The English robbed us for decades, now it’s our turn,” says Firangi, played by Aamir Khan, in the unlamented Thugs of Hindostan, as he turns his stolen ship towards Inglistan also known as England. Anti-colonialists would have been proud of the 2018 film if they had seen it.
But the British were not amused when they were shown as kidnappers and tormentors in SS Rajamouli’s RRR (2022), with a particular vile governor and his even more demonic wife cheering every time poor Komaram Bheem is flogged by his eventual saviour Alluri Sitarama Raju. When the wife, played by former Bond girl Alison Doody, is not satisfied by the blood spilled, she gives Raju her own whip, suitably embellished with nails. Robert Tombs, emeritus professor in history at the University of Cambridge, however, told Daily Mail: “This film is a piece of xenophobic slander, utterly false and without historical foundation.” He also wrote a critical review in The Spectator; “To portray British officials and soldiers roaming the country casually committing crimes is a sign of absolute ignorance or of deliberate dishonesty.”
The monarchs have usually been spared such a depiction and are popular subjects with their former subjects in Bollywood, most often in the Housefull franchise, beginning with the first in 2010 where lookalikes of the Queen, the Queen Consort Camilla and King Charles III are laughing uncontrollably thanks to the accidental injection of laughing gas into Buckingham Palace during a ceremony to honour soldiers from across the world who have saved the world from terror (among them our very own Arjun Rampal). After initially being startled by the commotion around her the faux Queen then sits down with actor Riteish Deshmukh and chants Jai Maharashtra.
Perhaps reducing the Queen to a figure of fun has also precluded us from a deep examination of 200 years of colonial rule except in a handful of films such as Satyajit Ray’s Shatranj ke Khilari (1977), Shyam Benegal’s Junoon (1979), Priyadarshan’s Kaalapani (1996, one of the earliest films to extol Veer Savarkar before it became politically fashionable), Ketan Mehta’s Mangal Pandey: The Rising (2005), Kangana Ranaut’s Manikarnika: The Queen of Jhansi (2019), and biopics such as Ketan Mehta’s Sardar in 1994, and Jabbar Patel’s Dr Babasaheb Ambedkar: The Untold Truth in 2002, starring Mammootty.
Most films that have examined colonial rule have done so by focusing on its end, the Partition, none more heroically than in Deepa Mehta’s Earth (1999), Kamal Haasan’s Hey Ram (2000) and Ashutosh Gowariker’s Lagaan (2001). The first two examined how the end of colonial rule affected the lives of ordinary people whereas the latter created a fictional world where the British could be defeated at their game.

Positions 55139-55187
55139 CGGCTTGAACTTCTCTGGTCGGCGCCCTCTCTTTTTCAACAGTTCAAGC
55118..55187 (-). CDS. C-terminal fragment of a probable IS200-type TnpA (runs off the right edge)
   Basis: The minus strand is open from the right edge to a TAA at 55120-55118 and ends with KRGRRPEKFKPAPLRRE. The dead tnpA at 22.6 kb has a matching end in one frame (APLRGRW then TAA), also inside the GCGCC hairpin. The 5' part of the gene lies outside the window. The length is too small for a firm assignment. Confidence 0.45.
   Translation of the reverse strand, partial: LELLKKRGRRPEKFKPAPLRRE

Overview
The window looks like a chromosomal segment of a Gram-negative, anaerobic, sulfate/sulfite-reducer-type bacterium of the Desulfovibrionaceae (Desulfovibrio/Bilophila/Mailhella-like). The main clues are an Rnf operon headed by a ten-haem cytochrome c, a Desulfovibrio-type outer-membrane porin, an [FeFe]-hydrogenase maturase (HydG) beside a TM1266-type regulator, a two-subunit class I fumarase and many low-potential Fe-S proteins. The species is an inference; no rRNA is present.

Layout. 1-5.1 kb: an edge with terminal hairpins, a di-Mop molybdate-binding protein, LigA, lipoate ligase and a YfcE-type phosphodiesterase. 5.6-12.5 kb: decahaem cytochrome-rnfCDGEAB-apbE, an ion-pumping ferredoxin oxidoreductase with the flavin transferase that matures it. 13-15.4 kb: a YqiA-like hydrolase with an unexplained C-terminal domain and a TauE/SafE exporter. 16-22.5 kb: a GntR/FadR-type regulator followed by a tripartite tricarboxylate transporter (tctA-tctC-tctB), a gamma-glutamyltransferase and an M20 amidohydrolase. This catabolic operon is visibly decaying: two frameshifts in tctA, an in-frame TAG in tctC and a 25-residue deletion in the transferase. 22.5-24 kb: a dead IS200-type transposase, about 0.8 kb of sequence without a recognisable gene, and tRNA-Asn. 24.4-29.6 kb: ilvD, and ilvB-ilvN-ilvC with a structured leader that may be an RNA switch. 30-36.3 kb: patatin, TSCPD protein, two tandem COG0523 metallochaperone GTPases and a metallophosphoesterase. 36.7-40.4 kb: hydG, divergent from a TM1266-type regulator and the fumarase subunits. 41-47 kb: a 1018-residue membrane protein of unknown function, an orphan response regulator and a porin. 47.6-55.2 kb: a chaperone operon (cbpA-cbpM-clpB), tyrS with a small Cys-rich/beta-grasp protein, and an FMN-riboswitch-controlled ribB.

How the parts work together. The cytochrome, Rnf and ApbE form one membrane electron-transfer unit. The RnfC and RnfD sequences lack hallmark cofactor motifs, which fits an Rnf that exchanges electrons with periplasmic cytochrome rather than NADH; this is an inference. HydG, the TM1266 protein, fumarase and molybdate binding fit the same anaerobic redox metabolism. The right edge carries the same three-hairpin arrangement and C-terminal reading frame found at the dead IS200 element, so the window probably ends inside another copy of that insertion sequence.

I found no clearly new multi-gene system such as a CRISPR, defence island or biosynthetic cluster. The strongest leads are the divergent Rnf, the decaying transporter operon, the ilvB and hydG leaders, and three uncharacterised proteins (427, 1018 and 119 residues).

But the Queen specifically has been the subject of a heist, no less than that of her crown, in Dhoom 2 (2006), where she is played by a very pretty Hrithik Roshan who steals the crown after first playing with a boy supposed to be little Prince Harry. Most recently there was another train robbery of the crown in Shamshera, undoubtedly echoing some deep popular emotion about the return of the Kohinoor, the diamond that found its way from the young Duleep Singh, the last Maharaja of Punjab, to Queen Victoria, his self-declared friend and protector. The Kohinoor, worn in the crown of the Queen Mother (Queen Elizabeth II’s mother), has been the subject of tension between Britain and India. India has demanded its return ever since India gained independence in 1947 even as the British have insisted it was obtained legally under the Last Treaty of Lahore. Kavi Raz’s The Black Prince (2017) portrayed this well, with Shabana Azmi playing Rani Jind, who went to prison before being freed and being allowed to meet her son who had been shipped off to England. It is one of the most tragic encounters between colonial Britain and colonised India and yet not enough has been written or made on it.
By and large, the cinematic view of the relationship between India and her former ruler has been portrayed as largely benign even if that sentiment has not extended itself to the rule itself. In popular culture, Her Majesty’s government has been seen as cruel, not so much the monarchs. Remember Kranti (1981), Manoj Kumar’s revolutionary epic, largely set aboard a ship, whose captain is played by the late Tom Alter in full nostril-flaring, lip-curling, and belt-swishing mode. When he announces his intention to force his way upon Hema Malini, playing Rajkumari Meenakshi, an Englishwoman carrying a wooden cross, tells him: “Don’t do it, for Christ’s sake. Don’t do it. The Queen of England will not forgive you.”
As historian Maya Jasanoff wrote in the New York Times upon the death of the Queen, to an outpouring of criticism from royalists, “the queen helped obscure a bloody history of decolonization whose proportions and legacies have yet to be adequately acknowledged.”